Poor reading culture among Rwandan children due to no book access

Sunday March 11 2018

The current poor reading culture among Rwandan

The current poor reading culture among Rwandan children has been linked to limited access to reading materials. PHOTO. FILE  

By LEONCE MUVUNYI
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The current poor reading culture in the country has been linked to limited access to reading materials among children.

Most children do not have access to storybooks outside of school with only five per cent of children having access to Kinyarwanda story books at home.

This is according to a recent joint baseline survey tracking literacy knowledge, attitudes and practices at school and community level done by the United State Agency International Developments (USAid) and Save the Children- Rwanda.

Only six per cent of children have access to a library or somewhere in their community where they can read or borrow books.

Grade level expectations

The study also showed primary students are failing to meet grade level expectations in literacy and numeracy while students of second primary and five primary students meet only about 45 per cent of grade level expectations in literacy.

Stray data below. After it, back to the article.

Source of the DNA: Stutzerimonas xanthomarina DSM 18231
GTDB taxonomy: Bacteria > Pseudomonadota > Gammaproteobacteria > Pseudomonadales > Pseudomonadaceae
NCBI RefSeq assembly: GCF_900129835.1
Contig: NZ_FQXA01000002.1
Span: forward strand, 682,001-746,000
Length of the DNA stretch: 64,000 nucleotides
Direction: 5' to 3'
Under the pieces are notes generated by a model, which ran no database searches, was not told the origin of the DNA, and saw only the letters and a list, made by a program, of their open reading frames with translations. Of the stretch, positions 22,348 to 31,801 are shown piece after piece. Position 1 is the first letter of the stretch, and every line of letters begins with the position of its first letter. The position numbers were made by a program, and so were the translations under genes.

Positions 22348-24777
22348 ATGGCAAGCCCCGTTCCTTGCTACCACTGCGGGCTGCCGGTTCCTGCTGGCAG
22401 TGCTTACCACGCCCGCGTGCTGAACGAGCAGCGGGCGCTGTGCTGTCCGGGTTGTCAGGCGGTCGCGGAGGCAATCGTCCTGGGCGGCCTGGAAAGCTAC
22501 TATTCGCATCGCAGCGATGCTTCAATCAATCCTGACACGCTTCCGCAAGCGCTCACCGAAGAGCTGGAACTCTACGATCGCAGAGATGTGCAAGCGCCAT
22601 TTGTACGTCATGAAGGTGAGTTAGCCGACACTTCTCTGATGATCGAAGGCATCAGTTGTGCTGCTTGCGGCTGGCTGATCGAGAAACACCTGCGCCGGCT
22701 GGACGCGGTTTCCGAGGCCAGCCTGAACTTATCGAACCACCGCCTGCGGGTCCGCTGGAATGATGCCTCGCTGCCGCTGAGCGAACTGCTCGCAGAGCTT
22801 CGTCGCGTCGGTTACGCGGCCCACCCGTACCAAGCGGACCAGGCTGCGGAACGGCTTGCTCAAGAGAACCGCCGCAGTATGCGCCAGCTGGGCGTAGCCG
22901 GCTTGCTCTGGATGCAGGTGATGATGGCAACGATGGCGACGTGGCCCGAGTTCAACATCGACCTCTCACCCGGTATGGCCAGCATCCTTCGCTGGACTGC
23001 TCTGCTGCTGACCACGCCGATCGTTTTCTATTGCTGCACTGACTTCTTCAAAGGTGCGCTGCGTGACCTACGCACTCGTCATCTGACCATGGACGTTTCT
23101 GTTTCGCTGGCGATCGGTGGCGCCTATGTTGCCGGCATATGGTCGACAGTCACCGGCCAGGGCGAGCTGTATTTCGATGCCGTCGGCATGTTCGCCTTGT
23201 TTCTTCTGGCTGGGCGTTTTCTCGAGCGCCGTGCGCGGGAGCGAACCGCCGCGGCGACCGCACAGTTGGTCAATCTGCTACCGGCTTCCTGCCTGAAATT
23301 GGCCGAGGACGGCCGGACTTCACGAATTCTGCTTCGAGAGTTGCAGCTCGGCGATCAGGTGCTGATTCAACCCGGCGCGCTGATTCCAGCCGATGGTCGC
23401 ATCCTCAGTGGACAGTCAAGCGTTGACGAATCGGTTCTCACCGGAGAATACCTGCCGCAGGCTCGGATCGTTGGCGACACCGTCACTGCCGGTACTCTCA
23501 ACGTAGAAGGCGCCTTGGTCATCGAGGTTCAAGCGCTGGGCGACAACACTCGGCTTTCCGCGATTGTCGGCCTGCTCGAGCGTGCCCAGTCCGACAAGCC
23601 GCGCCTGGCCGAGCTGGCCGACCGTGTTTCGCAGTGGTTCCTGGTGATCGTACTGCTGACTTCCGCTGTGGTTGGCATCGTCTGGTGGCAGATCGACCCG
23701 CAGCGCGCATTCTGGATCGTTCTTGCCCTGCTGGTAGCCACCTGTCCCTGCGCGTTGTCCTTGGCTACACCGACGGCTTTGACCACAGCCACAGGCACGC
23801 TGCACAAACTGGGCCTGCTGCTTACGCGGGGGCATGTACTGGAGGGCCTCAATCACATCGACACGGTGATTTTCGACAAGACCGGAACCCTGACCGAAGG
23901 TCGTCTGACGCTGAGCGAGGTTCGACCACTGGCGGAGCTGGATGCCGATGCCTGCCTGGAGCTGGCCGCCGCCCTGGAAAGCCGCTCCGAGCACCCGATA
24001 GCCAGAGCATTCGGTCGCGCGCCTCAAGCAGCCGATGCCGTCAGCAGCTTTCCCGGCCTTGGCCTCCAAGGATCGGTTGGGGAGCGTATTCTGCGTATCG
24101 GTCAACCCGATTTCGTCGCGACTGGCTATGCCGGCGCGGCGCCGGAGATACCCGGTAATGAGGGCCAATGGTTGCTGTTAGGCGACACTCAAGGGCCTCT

Yet, 51 per cent of the survey respondents said they would read more often if they had access to books.

Now, a new initiative funded by USAid in partnership with Save the Children and the government seeks to bridge the gap by introducing reading clubs in every village countrywide to empower primary students to access reading materials.

“We are keen to cultivate the culture of reading among students beyond the classroom, to improve their class performance,” said Celestin Rutayisire, the co-ordinator of Mureke Dusome, a project by Save the Children.

Mureke Dusome, a four-year USAid-funded project seeks to improve literacy by improving access to storybooks.

“Even though we still have a shortage of books, the project has addressed the shortage of Kinyarwanda story books for lower primary classes,” said Jacqueline Mujawamariya, the head teacher of Gafumba Primary school in Burera district.

She added that students can now borrow and read stories during the reading club, which meets twice a week.

The project aims to set up 2,500 reading clubs countrywide by September this year.

Currently, there are over 1,400 reading clubs equipped with 100 different story books each, in 18 districts that are working with nearby primary schools.

So far over 317,000 children have joined the reading clubs.